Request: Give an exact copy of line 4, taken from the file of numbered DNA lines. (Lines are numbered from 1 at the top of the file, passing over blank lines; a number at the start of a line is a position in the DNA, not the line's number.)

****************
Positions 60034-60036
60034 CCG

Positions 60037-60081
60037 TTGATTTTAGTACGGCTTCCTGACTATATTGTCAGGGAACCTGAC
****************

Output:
60037 TTGATTTTAGTACGGCTTCCTGACTATATTGTCAGGGAACCTGAC